NCAR Turbulence Detection Algorithm (NTDA)
Making use of the wind variability data provided by Doppler weather radars, RAL scientists have developed and tested the NCAR Turbulence Detection Algorithm (NTDA), designed for use on the nation's network of NEXRAD radars. The NTDA utilizes NEXRAD Level II data – the reflectivity, radial velocity, and spectrum width – to perform data quality control and produce atmospheric turbulence intensity (eddy dissipation rate, EDR) measurements of "in–cloud" turbulence. The expert system combines multiple modules for quality control and turbulence estimation using a "fuzzy logic" methodology to produce a final EDR and associated quality control index, or confidence. By providing direct detection of turbulence, NTDA provides an important addition to radar reflectivity as an indication of in–cloud aviation hazards. NTDA development has been funded by the FAA's Aviation Weather Research Program.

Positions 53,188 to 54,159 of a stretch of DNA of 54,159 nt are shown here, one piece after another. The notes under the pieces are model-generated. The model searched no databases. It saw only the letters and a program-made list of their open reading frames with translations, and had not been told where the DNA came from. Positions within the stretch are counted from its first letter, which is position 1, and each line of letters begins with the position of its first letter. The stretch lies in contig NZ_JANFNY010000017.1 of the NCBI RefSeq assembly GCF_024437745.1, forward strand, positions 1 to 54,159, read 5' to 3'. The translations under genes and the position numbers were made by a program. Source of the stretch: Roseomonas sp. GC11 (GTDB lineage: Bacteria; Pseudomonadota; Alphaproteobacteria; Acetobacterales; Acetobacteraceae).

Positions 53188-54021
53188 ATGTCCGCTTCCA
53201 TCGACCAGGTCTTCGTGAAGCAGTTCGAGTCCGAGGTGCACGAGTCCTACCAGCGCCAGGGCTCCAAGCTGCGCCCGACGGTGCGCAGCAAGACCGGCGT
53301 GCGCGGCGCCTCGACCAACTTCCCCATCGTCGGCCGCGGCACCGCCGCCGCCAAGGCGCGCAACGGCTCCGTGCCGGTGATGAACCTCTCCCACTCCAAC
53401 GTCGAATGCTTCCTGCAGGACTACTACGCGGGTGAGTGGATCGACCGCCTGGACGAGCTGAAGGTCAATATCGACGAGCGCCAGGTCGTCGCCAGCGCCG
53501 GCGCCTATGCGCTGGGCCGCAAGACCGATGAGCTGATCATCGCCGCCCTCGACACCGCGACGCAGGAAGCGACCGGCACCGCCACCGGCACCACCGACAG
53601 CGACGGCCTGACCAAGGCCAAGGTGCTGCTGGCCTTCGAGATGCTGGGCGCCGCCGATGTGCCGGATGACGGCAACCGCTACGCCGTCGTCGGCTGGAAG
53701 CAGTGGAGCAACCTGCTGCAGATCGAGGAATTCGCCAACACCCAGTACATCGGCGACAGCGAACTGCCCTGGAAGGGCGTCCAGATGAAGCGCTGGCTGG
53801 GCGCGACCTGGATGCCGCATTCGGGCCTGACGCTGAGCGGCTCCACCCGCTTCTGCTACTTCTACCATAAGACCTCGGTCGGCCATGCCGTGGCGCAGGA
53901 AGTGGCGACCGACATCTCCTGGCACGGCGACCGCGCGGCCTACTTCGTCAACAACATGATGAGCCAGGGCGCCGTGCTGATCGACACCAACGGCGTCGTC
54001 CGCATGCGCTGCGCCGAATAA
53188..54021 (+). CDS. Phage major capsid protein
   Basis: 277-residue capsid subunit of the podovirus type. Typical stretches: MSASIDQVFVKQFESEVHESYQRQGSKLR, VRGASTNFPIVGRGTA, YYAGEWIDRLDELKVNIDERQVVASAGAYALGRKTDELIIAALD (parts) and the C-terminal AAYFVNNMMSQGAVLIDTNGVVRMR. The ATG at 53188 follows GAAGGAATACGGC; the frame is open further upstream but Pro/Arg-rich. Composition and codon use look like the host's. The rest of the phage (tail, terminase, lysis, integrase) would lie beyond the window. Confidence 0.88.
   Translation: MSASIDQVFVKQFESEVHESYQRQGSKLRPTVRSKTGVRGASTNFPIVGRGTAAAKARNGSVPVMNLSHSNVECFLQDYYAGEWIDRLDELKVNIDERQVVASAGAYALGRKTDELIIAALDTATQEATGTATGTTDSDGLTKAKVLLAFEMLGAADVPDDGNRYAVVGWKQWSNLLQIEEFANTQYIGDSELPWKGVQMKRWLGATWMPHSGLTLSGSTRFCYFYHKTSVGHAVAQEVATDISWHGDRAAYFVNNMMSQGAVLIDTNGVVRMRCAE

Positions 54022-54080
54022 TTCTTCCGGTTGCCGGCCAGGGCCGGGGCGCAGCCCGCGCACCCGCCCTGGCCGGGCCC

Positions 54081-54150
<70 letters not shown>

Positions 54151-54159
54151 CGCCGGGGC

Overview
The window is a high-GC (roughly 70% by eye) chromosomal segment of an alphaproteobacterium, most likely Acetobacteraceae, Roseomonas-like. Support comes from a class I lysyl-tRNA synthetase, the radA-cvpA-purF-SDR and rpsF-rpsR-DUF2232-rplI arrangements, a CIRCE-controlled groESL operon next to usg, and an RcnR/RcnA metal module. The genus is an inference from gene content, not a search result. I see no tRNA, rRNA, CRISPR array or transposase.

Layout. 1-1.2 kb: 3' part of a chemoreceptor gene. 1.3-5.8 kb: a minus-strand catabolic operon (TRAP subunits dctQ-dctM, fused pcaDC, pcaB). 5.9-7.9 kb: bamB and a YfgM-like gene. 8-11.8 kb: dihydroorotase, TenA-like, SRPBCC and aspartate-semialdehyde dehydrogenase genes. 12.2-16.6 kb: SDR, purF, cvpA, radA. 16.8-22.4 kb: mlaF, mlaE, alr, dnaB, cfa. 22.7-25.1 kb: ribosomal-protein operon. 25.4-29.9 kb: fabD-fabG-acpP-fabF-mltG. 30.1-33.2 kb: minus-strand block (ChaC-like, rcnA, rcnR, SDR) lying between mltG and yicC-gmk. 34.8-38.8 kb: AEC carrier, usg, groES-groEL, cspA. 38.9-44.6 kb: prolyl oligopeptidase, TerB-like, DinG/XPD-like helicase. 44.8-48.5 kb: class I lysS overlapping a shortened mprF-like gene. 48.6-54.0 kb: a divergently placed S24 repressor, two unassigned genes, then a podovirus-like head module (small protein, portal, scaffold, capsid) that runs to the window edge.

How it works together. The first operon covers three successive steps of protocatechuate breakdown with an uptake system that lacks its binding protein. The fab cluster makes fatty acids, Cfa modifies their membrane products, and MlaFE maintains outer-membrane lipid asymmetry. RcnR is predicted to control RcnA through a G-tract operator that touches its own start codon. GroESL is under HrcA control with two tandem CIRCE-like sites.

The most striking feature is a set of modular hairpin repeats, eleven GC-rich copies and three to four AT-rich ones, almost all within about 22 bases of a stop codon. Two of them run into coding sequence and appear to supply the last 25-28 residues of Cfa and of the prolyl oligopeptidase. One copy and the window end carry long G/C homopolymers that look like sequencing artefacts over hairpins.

The first version of the algorithm, NTDA–1, was delivered to the NWS Radar Operations Center and deployed on all NEXRADs in 2008. The next version, NTDA–2, accommodates recent NEXRAD changes and is targeted for deployment in the 2012–2013 timeframe. A prototype version, running in real–time at NCAR, processes Level II data from 133 NEXRADs around the U.S. and produces a 3–D mosaic of in–cloud EDR updated every 5 min. In addition to possible direct use by pilots, airline dispatchers and air traffic control meteorologists, the NTDA data are being incorporated into a new Graphical Turbulence Guidance Nowcast (GTGN®) product. Given the highly transient and spatially variable nature of in–cloud turbulence, maximum benefit of the NTDA product can be achieved if pilots can receive this information in the cockpit in nearly real time. This capability has been demonstrated in collaboration with United Airlines: character graphics depictions of in–cloud turbulence 100 miles ahead and 40 miles to either side of the planned route were uplinked to selected United Airlines flights via ACARS. Pilots indicated that this information could be very useful for making tactical decisions near storms, suggesting that this product could improve airline safety while reducing delays due to unneeded deviations.
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